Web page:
Ugh my bad, I didn't notice the #!/bin/sh at the top. In that mode bash won't allow half the stuff I like using ;) It's amazing how many people refuse to believe that ("But /bin/sh is a link to /bin/bash!") to the extent that I added !sh to #bash greybot (I just got so tired of arguing the point.)
Quote:
I certainly do understand that a script should be written either with efficiency or portability in mind, and that mixing both concepts in a single script makes no sense.

Yeah I never thought of it like that: good point. I just really like bash; you'd enjoy talking to greycat in #bash as he's always banging on about portability; more wrt commands like sed and find, or GNU extensions which won't work everywhere, than bash vs sh, but he's quite happy to talk about making shell-scripts portable. Thing is he has bash on linux, BSD and some old HP-UX from 1995. Personally I think requiring bash is ok since it's so prevalent, can be installed on just about anything (not too good for embedded I agree, but that's kinda specialist and if you're doing serious embedded stuff, you're mostly in C and you can afford to rewrite stuff) and has an excellent man page (unlike most GNU utils.) I know others feel differently, I am not trying to get into an argument ;)

The stuff you were saying about D was quite interesting too; I wish you'd join us in #friendly-coders sometime (irc.freenode.org) as it'd be cool to talk code and language design; my nick is igli btw.
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Guenther Brunthaler
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PostPosted: Sat Aug 18, 2007 10:06 am    Post subject: Reply with quote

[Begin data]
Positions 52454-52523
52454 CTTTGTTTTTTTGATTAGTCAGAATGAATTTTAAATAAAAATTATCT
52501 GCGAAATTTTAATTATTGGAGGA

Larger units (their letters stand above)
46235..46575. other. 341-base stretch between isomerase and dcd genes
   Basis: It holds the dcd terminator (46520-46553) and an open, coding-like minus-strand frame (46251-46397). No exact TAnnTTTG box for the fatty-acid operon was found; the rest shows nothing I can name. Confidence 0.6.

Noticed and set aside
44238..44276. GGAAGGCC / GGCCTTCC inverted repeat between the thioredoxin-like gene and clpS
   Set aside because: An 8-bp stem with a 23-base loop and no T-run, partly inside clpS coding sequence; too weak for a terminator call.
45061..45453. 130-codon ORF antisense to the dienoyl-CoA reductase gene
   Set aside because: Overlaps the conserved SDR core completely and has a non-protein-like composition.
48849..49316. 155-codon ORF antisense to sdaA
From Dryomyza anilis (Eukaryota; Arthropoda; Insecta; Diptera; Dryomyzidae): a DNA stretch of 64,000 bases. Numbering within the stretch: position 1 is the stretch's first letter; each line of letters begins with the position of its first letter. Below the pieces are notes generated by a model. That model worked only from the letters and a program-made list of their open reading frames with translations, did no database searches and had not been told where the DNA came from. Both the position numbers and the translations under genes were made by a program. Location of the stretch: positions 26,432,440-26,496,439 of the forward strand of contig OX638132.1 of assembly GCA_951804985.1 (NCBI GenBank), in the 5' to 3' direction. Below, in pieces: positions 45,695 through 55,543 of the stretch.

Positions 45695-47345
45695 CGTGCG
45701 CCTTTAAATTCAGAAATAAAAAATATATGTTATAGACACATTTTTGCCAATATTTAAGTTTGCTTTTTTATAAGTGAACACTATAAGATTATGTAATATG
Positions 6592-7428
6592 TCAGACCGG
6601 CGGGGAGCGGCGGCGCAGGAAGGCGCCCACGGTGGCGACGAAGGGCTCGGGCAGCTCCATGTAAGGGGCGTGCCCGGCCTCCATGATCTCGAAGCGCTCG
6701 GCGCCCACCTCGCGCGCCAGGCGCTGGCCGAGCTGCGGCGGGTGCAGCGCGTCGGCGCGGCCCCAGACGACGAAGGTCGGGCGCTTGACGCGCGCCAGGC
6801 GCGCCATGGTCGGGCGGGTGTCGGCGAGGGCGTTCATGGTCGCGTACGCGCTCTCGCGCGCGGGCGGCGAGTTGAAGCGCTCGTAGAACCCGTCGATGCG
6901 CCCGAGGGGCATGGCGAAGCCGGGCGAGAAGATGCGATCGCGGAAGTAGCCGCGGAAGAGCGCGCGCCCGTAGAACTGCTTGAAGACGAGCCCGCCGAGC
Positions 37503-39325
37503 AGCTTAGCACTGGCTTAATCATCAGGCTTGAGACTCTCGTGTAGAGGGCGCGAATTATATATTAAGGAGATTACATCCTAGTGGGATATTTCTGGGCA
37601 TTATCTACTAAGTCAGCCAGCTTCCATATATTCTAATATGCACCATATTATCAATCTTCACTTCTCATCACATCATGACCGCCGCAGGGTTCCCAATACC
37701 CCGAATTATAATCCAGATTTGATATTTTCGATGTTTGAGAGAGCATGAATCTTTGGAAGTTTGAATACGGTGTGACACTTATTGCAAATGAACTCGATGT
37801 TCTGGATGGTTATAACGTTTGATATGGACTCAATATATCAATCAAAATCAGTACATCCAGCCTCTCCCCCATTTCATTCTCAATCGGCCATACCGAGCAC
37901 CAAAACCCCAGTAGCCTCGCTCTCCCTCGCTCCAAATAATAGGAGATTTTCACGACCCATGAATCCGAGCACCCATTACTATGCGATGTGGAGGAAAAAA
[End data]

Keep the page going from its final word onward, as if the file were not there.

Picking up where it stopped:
Hi Steve,
steveL wrote:
I wish you'd join us in #friendly-coders sometime (irc.freenode.org) as it'd be cool to talk code and language design

As much as I honestly appreciate your invitation, I'm afraid I'm not an IRC type of guy.

I'm a rather slow typer, so I prefer non-realtime means of communication where this does not matter.

Also there are often time-related constraints. For instance my time zone is 8 to 10 hours ahead of US time zones, which means there is only a rather small time window when IRC meetings are easily possible to be attended by all.

Nevertheless, thank your for your appreciation, which I mutually return to the fullest!
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PostPosted: Sat Aug 18, 2007 2:58 pm    Post subject: Reply with quote

Guenther Brunthaler wrote:
As much as I honestly appreciate your invitation, I'm afraid I'm not an IRC type of guy.

I'm a rather slow typer, so I prefer non-realtime means of communication where this does not matter.

Also there are often time-related constraints. For instance my time zone is 8 to 10 hours ahead of US time zones, which means there is only a rather small time window when IRC meetings are easily possible to be attended by all.

Ah well no matter, although I would say I am in the UK so only an hour difference, and also that irc is fun in the sense that it can be asynchronous, since you can always see what has been typed. If someone types slowly it doesn't matter too much, although some of the younger types make a point of typing really quickly. Thankfully I am too old for all that now. But no bother, quite happy to collaborate via forums or email.